- The OSU Microarray Core Facility (OMCF, P. Hoyt, OSU) has state-of-the-art microarrayers and scanners, and the bioinformatics support for analysis of microarray data. Pioneering work in the use of microarrays for virus detection (Sengupta et al. 2003) was done at the OMCF. It also is a leader in microarray education and training.
- VirOligo, the database of virus-specific oligonucleotides (Melcher), resides at OSU.
- Plant Biotechnology Network tied together molecular plant biologists, including team members, from OU, OSU and SRN into a group with shared interests and collaborations. "The mission of this group is to enhance research and training activities in molecular plant biology ... throughout the state and to make such activities more visible to the international scientific community.
- TU spearheaded the creation of a new research station (dedication, May 2004), at the Nature Conservancy's Tallgrass Prairie Preserve, including laboratories and classrooms. The vascular flora of the preserve consists of more than 740 species, and is vouchered with specimens in a reference herbarium at the preserve.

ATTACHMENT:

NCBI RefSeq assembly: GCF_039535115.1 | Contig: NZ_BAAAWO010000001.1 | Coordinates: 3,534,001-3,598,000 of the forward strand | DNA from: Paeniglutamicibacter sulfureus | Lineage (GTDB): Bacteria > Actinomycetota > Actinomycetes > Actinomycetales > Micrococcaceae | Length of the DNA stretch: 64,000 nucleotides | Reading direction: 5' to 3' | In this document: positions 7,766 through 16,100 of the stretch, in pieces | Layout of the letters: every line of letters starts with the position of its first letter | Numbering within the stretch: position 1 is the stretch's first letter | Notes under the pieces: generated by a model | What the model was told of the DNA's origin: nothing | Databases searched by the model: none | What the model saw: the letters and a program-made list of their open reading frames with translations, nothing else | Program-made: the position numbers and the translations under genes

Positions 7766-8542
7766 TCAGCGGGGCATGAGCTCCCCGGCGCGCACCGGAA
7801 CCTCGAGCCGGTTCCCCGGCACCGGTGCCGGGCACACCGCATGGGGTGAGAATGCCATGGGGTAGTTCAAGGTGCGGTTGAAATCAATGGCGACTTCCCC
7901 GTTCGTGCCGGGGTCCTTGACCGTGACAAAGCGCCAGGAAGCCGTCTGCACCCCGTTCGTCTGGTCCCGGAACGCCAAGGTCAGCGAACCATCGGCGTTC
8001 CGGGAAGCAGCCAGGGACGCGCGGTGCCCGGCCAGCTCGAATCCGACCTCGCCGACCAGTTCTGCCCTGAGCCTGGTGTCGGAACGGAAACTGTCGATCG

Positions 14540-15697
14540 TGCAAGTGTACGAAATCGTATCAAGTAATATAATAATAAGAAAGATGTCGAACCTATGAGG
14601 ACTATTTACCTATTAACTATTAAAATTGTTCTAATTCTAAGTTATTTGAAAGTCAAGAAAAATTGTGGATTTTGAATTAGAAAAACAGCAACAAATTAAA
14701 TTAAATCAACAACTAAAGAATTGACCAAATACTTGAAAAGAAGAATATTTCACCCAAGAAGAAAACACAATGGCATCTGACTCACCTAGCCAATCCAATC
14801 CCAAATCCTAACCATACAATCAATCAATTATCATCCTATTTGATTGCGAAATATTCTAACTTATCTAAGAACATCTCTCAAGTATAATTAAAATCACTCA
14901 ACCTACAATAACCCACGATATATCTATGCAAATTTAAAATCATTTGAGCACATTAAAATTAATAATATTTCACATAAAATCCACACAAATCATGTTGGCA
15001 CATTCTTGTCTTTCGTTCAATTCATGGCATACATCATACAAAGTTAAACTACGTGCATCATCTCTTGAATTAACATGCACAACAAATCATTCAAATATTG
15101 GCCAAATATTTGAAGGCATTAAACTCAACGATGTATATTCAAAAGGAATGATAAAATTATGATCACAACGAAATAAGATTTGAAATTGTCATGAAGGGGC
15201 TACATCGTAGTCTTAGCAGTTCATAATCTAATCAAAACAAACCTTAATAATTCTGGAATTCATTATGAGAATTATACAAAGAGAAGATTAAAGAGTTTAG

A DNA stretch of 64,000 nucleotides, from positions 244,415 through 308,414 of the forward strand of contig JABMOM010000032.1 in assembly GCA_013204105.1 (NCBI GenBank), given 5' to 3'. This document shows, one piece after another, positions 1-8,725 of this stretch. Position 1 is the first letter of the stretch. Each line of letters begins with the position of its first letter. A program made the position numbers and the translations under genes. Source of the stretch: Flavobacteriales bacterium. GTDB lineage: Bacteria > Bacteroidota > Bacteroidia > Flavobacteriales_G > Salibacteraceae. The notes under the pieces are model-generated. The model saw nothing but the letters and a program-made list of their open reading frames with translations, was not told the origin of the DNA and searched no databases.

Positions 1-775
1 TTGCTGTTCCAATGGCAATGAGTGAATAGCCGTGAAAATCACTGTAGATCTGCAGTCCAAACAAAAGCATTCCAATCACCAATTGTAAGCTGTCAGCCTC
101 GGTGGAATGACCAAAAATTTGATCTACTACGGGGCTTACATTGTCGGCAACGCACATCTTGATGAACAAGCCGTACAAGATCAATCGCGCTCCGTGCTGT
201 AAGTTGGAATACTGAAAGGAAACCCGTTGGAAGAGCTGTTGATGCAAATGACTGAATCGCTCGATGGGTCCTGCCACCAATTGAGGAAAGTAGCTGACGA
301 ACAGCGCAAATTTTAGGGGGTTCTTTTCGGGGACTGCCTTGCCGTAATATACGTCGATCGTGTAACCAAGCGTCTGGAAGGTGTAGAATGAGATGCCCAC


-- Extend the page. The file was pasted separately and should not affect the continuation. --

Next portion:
- The Flora of Oklahoma project is nearing completion and a digital specimen-based atlas of Oklahoma plants is available. Two major (OSU and OU) and several minor research herbaria document the flora. The effort is part of the Oklahoma Biological Survey.
- The Palmer Lab hosts the ordination web page which has been ranked (by Nedstat) as the most visited website in mathematics and computer science.